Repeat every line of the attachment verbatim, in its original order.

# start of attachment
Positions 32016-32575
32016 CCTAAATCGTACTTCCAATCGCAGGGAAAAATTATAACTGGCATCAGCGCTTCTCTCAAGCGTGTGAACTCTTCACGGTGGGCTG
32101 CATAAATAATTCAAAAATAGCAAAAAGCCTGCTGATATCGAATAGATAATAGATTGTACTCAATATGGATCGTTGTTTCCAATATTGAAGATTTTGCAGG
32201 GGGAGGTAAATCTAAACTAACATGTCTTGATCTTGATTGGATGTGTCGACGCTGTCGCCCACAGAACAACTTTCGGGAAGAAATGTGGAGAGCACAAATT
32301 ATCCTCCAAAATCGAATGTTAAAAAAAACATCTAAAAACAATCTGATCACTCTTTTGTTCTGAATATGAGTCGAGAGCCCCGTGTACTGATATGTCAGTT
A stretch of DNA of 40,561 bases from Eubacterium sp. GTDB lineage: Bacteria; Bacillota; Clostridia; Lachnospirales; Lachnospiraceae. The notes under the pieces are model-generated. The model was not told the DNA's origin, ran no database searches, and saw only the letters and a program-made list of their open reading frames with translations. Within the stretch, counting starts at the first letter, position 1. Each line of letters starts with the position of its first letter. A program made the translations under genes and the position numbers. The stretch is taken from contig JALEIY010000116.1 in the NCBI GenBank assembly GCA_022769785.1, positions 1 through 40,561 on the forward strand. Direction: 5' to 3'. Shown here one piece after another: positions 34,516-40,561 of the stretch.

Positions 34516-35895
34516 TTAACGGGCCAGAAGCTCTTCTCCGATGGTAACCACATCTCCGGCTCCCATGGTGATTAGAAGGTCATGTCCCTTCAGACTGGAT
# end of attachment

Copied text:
Positions 32016-32575
32016 CCTAAATCGTACTTCCAATCGCAGGGAAAAATTATAACTGGCATCAGCGCTTCTCTCAAGCGTGTGAACTCTTCACGGTGGGCTG
32101 CATAAATAATTCAAAAATAGCAAAAAGCCTGCTGATATCGAATAGATAATAGATTGTACTCAATATGGATCGTTGTTTCCAATATTGAAGATTTTGCAGG
32201 GGGAGGTAAATCTAAACTAACATGTCTTGATCTTGATTGGATGTGTCGACGCTGTCGCCCACAGAACAACTTTCGGGAAGAAATGTGGAGAGCACAAATT
32301 ATCCTCCAAAATCGAATGTTAAAAAAAACATCTAAAAACAATCTGATCACTCTTTTGTTCTGAATATGAGTCGAGAGCCCCGTGTACTGATATGTCAGTT
A stretch of DNA of 40,561 bases from Eubacterium sp. GTDB lineage: Bacteria; Bacillota; Clostridia; Lachnospirales; Lachnospiraceae. The notes under the pieces are model-generated. The model was not told the DNA's origin, ran no database searches, and saw only the letters and a program-made list of their open reading frames with translations. Within the stretch, counting starts at the first letter, position 1. Each line of letters starts with the position of its first letter. A program made the translations under genes and the position numbers. The stretch is taken from contig JALEIY010000116.1 in the NCBI GenBank assembly GCA_022769785.1, positions 1 through 40,561 on the forward strand. Direction: 5' to 3'. Shown here one piece after another: positions 34,516-40,561 of the stretch.

Positions 34516-35895
34516 TTAACGGGCCAGAAGCTCTTCTCCGATGGTAACCACATCTCCGGCTCCCATGGTGATTAGAAGGTCATGTCCCTTCAGACTGGAT